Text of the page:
I know that 6 months is way too soon to be negotiating salaries in any usual context. My context is not usual.

I joined the company as their first employee, after a couple year break from work for grad school. I was offered a lower salary than the one I had when leaving my past job, accepting the whole "we are just starting as a business, so we're starting low". Six months into this job, after my probationary period ended, at my December end-of-year review I got a surprise raise of 10% as a confirmation that they'd like to keep me, and as the company was looking at receiving a major grant soon. That put me roughly at the income level of when I've left my previous job 2.5 years prior.

Now, six further months later, the company has been awarded two major grants and five other people have been employed. While I am not struggling on my salary, I suspect that I am underpaid looking at market rates. Furthermore, I believe that some of the newer employees are paid better than me mostly because of having been in better negotiating position during their recruitment process (higher past salary + our company having had the grant awarded). Those are however only suspicions - I'm not able to point at specific numbers and say "look, I'm underpaid".

Anyway, as my one-year anniversary at the company approaches, I've been considering asking my boss for a one year retrospective meeting, where we'd talk about all the ways I've been able to contribute to the company and the way forward. And recently, in the light of the general feeling of being underpaid, I've started considering including some chat about my compensation in that chat.

Is it weird that I'd have that conversation now, only 6-7 months after I've received my prior raise, or should I wait until my end of year review? Is it going to make me look greedy and ungrateful about the previous raise, or is it understandable given the circumstances?

  • "Is it weird" is not a great question, we can't read your boss's mind. We also can't make a choice for you. Figure out what you want, and then proceed with caution. If you feel you deserve it, you can ask for raise every month Jul 20, 2020 at 16:56
  • 1
    At no point am I asking the community to make a decision for me. I'm merely asking for the implications of asking for a salary review so soon.
    – KubaFYI
    Jul 20, 2020 at 17:00
  • It's not weird. If you're still underpaid, you're underpaid. Also, why didn't they give you equity instead of salary? Jul 20, 2020 at 17:45
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    Does this answer your question? How should I properly approach my boss if I'm feeling underpaid?
    – gnat
    Jul 20, 2020 at 18:26

2 Answers 2


Data is your friend here. If you don't have it, you will absolutely look greedy. You should do the research to find out what the market wage is for the work you do. You need to have a file that you keep up to date with all of your accomplishments telling the story of how great you are. If the 10% didn't bring you up to speed, it should be a trivial task showing it by extolling the things you do. This list should include metrics on gains. Did you help earn the grants? Put it in there. Whatever you're doing to bring value to the company and further goals needs to be in that file.

Once you know what is fair in your market and can describe the value you bring to match it, it won't matter what the time lapse is. If they still see you as "greedy", you now have a file that doubles as a really great resume.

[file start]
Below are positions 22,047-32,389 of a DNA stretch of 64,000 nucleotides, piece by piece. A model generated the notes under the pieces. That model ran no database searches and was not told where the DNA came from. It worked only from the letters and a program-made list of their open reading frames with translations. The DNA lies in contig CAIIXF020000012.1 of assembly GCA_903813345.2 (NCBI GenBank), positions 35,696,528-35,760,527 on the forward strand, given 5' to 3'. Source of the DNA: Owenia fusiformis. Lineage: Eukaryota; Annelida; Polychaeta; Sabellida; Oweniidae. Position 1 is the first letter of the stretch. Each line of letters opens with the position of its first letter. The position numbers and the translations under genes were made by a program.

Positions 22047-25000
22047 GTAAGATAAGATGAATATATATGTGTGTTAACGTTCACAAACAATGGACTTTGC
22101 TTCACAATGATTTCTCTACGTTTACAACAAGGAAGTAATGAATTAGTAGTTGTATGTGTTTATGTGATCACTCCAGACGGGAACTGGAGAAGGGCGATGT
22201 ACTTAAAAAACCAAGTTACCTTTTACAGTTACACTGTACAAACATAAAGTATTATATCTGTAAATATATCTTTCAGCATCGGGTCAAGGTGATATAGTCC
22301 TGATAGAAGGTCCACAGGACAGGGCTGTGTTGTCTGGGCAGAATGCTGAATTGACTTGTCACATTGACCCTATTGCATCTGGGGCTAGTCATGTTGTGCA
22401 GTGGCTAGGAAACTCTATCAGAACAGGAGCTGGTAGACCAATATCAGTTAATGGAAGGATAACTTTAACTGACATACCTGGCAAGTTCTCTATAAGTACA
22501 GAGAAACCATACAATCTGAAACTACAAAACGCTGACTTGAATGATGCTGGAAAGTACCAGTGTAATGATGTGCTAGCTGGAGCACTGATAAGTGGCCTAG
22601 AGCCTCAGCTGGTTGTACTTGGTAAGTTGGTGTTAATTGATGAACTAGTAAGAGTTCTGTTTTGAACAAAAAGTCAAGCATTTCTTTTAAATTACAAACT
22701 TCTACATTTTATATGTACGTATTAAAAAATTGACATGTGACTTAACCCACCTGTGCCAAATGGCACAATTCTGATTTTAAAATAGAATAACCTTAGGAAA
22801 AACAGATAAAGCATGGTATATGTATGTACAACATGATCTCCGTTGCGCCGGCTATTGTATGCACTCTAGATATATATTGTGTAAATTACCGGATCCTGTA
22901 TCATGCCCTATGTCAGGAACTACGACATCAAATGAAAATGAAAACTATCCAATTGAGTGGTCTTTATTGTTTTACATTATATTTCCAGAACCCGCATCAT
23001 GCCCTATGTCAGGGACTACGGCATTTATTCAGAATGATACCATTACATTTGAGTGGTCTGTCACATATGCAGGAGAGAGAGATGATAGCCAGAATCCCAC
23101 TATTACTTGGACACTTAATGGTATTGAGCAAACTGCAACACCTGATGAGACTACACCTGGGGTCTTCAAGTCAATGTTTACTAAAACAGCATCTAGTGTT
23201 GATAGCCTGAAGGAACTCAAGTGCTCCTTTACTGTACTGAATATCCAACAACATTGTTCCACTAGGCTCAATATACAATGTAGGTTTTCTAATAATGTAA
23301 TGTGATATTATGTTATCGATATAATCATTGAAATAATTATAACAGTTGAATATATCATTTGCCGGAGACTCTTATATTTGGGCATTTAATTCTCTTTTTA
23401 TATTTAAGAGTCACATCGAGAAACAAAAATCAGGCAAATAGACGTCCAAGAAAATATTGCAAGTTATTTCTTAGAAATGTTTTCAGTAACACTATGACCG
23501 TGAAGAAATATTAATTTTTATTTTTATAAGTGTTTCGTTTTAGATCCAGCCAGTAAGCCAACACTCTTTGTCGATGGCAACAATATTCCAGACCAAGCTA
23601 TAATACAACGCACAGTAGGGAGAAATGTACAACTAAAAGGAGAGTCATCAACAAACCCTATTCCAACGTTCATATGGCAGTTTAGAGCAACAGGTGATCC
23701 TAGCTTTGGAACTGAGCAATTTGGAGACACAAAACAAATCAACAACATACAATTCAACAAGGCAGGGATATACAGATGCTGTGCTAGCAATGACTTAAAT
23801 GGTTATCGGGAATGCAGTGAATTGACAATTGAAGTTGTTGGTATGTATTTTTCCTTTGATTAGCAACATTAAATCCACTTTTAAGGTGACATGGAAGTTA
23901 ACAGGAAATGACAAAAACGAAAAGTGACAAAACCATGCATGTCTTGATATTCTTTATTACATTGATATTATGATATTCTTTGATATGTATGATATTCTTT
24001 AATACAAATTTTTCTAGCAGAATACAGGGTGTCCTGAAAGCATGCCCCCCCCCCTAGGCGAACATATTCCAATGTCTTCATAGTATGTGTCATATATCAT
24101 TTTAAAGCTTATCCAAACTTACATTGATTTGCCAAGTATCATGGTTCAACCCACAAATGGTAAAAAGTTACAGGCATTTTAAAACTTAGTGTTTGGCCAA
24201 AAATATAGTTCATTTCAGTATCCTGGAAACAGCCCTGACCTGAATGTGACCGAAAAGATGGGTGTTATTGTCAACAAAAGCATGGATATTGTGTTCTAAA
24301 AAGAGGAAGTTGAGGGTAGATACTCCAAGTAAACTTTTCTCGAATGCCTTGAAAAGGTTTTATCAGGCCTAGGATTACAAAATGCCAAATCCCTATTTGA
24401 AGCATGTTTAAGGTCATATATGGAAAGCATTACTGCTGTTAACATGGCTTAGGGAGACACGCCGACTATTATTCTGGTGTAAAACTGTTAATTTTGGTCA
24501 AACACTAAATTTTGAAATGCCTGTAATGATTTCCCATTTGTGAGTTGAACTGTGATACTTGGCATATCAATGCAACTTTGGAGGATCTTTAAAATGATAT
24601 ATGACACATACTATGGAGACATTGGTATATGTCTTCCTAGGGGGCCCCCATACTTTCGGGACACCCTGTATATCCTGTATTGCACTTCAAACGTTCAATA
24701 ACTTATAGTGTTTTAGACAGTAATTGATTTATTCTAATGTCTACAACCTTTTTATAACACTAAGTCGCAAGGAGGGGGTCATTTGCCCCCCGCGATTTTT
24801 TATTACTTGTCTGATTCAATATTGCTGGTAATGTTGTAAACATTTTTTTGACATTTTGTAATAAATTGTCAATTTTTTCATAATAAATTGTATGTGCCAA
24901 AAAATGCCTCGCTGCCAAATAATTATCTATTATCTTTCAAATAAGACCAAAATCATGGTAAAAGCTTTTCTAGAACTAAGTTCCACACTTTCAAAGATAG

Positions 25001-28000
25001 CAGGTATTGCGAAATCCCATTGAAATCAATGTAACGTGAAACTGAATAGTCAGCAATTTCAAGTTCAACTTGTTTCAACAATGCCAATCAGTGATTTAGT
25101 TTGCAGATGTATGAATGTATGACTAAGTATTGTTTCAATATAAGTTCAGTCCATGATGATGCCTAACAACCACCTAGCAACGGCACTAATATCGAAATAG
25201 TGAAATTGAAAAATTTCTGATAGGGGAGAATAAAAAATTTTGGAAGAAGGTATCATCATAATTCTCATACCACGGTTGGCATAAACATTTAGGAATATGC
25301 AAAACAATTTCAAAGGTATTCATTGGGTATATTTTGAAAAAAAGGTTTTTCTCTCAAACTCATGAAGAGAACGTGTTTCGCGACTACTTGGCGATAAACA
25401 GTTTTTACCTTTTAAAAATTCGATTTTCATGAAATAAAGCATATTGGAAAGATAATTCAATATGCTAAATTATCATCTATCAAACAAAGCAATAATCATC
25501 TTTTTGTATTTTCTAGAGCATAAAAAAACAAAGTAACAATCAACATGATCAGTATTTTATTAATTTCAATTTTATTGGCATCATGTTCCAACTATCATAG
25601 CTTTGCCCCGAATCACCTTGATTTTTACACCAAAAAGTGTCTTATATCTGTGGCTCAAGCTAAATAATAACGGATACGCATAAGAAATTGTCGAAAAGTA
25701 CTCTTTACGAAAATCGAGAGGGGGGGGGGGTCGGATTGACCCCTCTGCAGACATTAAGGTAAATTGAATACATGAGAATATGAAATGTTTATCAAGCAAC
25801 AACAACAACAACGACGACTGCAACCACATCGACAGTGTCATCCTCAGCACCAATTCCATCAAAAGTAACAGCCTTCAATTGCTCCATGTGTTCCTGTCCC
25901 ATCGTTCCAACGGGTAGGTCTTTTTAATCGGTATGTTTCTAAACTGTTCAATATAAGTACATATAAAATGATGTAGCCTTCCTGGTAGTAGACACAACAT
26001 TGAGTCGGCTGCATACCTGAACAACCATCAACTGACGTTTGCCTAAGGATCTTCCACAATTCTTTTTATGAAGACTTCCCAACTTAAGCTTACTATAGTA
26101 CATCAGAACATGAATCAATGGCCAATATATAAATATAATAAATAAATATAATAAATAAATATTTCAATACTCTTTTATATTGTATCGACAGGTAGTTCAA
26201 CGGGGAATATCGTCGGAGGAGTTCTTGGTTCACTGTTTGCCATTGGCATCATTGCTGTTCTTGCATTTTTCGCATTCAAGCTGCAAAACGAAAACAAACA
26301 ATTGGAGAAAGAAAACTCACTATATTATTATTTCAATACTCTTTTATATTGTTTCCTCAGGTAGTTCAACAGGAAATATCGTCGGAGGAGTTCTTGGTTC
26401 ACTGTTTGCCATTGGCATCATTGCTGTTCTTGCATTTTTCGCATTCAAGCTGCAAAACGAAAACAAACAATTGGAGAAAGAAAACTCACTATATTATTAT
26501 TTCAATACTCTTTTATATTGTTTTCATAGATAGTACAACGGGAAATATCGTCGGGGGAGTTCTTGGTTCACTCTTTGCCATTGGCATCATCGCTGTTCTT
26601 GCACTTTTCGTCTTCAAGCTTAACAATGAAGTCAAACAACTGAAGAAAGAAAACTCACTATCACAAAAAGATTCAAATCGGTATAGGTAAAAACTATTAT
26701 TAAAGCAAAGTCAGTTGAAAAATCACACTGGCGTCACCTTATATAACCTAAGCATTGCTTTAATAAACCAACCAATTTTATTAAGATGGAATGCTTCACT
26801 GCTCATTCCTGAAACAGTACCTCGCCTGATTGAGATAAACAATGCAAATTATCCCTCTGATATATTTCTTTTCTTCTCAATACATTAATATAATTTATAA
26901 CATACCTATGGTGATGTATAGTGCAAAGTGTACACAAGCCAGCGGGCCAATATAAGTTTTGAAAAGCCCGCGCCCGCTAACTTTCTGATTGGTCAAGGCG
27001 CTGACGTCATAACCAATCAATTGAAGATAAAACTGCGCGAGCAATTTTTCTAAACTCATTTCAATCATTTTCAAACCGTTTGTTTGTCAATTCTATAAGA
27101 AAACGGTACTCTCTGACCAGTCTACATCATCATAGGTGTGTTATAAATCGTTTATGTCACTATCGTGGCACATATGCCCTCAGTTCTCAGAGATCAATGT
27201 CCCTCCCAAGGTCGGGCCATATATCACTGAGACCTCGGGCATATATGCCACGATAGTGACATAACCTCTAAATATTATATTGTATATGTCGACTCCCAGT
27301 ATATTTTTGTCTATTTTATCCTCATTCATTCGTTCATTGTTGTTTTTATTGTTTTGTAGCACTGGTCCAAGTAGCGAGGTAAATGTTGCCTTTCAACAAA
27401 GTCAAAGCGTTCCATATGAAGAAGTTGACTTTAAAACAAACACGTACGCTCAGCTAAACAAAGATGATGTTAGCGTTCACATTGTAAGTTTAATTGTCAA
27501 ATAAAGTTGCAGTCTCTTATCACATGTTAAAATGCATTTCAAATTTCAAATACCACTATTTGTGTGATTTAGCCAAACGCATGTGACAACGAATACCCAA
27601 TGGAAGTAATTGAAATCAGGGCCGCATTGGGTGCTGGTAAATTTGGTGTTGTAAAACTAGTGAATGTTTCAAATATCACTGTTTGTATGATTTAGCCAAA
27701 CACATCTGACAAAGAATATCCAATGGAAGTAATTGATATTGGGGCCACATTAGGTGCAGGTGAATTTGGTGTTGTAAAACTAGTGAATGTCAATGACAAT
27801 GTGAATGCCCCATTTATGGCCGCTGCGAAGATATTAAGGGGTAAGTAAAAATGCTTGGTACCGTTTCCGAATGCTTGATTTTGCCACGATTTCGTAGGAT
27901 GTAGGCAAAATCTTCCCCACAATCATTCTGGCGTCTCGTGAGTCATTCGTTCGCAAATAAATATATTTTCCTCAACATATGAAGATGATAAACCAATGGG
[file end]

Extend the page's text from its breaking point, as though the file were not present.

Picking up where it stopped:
The questions that they may come back with should have well-prepared answers. First they may ask:

What is the difference between what you did when you were hired and now that would make you worth more to us?

To this you can reply with the improvements you've made, data that shows growth you have contributed to, roles that have changed for you, etc. Hard evidence that is not opinion based is best. Numbers, data, direct reports you've accumulated, etc.

Next, they may remind you that you agreed to your salary for the job title you have. This makes salary research a moot point, unless you're asking for some kind of promotion.

You agreed to the salary for this job title six months ago. Why didn't you do the research then?

You can reply with why you think you are, again, worth more or doing more. Say, for example, that three of the new people report to you. That would, in my mind, make you a manager now. That is worth more.

It will be VERY difficult to get them to part with more money just because they are making more unless you had something to do with that and you can clearly demonstrate your contribution to that increase.

Otherwise, your annual review would be the time to bring it up to avoid looking greedy.

Edited based on comment to add: When you do go in - ask for what you think you deserve but consider allowing them to structure it over time (a percentage each quarter there is increased revenue, a high percentage each year, etc. until you reach market value) and get that in writing. Every company, new or old, can give a standard "we can't pay more now" answer to avoid, well, paying more. It's a tactic. They will need to know you're committed to them for reasons other than money (another politic but one nonetheless) so that's something to consider.

  • Yeah, except that when I was being offered the job, I was explicitly told that the salary I was being offered was lower because the company didn't have the kind of money to pay me a market rate at hand.
    – KubaFYI
    Jul 22, 2020 at 19:18
  • @kubaFYI that kind of makes a difference, but not necessarily. They have you at the price you've accepted so you will have to go in there well prepared - unfortunately this happens a lot. Unless you got an increased structure in writing, you're going to have to fight for it.
    – JenInCode
    Jul 23, 2020 at 19:41

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